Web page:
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L's TS story

Posted Mon 2nd Sep 2019 at 06:00
by Caroline


This blog is an insightful account of the complexities that young people with TS and co-occurring conditions, and their families deal with on a daily basis

L. was diagnosed with TS when he was 5 at his first appointment with the child development clinic (CDC) in Hastings. We had initially asked for a referral as he had had panic attacks over the summer prior to starting school and he struggled with many things, sensory-wise, sleep-wise and with friendships and social rules and more. He was highly sensitive, anxious and not happy in himself. He struggled to settle down and was constantly on the go. He was impulsive and intense. He was also extremely bright and taught himself how to read with a Peppa Pig phonics game at 2 years old.

We had noticed a few tics but nothing major. We had not realised that his snorting and clearing his throat were vocal tics and the paediatrician picked up on these straight away. It was a bit of a shock, in particular when he then said that TS was likely to come with other conditions too.

When we got home, we starting to read more about Tourettes and it all started to make sense. We had been reading for years about different conditions, from sensory processing disorder to ASD, ADHD, anxiety, depression and others. Suddenly, it looked possible that we were not mad in thinking that he might have a number of those.

This felt like an internal implosion. I cried a lot, why was it that my son would have to face so many more struggles. I had a strong feeling of unfairness, I was angry.

In reception class, his teacher managed to deal with L. well, she was a very experienced teacher and she had an autistic son herself. She could see through his behaviour and managed to see the positives in him. She called him her little Einstein as he has always had an incredible memory and thirst for knowledge. He knows more than I ever thought a little boy might do.

Once in year 1, things became harder. He was in a small rural school with little consideration for special needs and the feedback started to become more negative. They were not looking at his needs but only complained about his behaviour, without looking at the reasons behind them. We asked for a number of accommodations such as ear defenders (the class was very noisy which was difficult for him) and a small corner for him to retrieve to when he needed to. After a number of attempts and realising that nothing was happening (and after them complaining that he always had his hand up!), we decided to move him to another school. This time, the school was bigger and renown locally for having a great SEN team. Indeed, within a month, all our demands had been met and more attempts were made to support him. He had been asked to join a nurture group and later a friendship skills group. They had given him ear defenders. The class teacher mentioned that hadn’t she read about his SEN, she would not have noticed it, for he had integrated his class so well.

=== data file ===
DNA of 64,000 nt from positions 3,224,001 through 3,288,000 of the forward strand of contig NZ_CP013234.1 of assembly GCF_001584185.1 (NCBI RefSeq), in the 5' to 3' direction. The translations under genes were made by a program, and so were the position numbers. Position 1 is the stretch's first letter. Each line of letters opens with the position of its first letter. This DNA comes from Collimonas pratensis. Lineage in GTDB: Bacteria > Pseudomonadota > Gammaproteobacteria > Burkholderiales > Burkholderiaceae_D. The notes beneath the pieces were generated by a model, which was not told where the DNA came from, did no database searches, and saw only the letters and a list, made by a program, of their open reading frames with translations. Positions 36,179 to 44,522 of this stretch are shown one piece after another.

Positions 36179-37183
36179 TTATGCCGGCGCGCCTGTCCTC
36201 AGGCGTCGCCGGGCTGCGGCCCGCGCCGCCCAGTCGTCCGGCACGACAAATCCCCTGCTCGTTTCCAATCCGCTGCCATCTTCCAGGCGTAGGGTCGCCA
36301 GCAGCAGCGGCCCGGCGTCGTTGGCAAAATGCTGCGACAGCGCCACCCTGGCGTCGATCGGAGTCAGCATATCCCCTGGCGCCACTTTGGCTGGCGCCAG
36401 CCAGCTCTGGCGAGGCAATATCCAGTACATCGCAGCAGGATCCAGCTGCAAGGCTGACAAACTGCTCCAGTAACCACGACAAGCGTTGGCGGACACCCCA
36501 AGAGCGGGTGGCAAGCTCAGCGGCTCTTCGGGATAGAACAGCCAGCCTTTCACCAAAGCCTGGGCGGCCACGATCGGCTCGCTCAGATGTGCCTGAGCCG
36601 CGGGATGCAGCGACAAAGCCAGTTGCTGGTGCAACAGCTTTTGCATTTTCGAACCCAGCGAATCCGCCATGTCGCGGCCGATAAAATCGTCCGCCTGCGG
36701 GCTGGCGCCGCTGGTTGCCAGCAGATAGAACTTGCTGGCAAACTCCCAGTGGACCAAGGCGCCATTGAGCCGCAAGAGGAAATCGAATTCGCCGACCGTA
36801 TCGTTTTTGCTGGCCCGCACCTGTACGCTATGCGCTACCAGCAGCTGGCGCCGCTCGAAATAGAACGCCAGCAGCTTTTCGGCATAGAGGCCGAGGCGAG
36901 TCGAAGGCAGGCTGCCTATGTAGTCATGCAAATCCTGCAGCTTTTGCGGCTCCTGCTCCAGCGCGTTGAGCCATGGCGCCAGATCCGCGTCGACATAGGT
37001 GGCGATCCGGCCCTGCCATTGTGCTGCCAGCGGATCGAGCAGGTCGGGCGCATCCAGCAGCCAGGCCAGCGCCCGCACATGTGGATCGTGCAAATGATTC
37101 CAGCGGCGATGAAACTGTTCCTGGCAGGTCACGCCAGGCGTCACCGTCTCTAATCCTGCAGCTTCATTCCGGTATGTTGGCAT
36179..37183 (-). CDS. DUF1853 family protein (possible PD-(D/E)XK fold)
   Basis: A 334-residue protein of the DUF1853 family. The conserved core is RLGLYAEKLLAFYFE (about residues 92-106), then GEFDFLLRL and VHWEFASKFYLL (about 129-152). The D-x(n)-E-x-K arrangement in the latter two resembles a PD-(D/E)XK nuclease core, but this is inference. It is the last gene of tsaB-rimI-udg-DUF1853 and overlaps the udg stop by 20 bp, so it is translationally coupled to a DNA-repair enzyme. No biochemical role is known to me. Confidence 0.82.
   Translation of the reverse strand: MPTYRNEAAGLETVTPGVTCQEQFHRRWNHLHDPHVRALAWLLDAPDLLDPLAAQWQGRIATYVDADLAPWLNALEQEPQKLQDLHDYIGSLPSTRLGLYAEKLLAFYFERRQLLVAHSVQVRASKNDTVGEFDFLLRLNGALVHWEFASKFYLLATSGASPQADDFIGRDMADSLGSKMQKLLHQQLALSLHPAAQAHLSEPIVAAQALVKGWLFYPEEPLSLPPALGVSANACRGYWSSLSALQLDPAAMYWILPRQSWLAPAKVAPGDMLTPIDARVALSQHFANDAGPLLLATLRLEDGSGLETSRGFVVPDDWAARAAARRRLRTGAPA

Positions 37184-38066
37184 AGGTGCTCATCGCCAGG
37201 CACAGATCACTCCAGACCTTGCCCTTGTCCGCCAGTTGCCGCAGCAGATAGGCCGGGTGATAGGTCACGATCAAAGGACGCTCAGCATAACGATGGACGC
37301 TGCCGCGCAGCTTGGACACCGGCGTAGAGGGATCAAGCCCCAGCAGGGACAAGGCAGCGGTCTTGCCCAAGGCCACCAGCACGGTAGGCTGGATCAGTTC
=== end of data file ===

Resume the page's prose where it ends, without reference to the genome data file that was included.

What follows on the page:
That year, he also had an ADOS test, and came in slightly positive. The test they had chosen was for older children due to his great language skills, but that made us doubt the results.

In Year 2, somehow his Tourettes seemed to develop with many more tics and this started to become a problem. He could not go through a whole times table without stopping for stretching his mouth and losing count. By then, we joined a number of online forums about Tourettes and heard about Magnesium supplements. Our local herbalist advised a natural version (Floradix) and dosage ok for 7-year-old children. We saw a decrease nearly immediately, with only about 10-20% of his tics left.

L. had never been bothered about having tics but he mentioned a few times that children in his class were asking him why he ticced. I suggested that the teacher did a presentation on Tourette to the class, which he seemed happy about. I put together a PowerPoint and the teacher showed it to his class.  Actually that day, a little girl in his class went home and told her mum that she felt she had Tourettes herself after seeing that presentation, and she has since been diagnosed with TS.